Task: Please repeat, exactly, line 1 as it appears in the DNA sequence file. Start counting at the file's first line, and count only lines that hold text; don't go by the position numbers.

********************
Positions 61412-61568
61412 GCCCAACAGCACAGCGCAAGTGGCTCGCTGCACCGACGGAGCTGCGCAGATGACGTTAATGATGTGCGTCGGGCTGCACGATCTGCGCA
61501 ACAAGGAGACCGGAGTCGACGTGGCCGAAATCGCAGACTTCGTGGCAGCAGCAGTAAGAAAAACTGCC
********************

Positions 61412-61568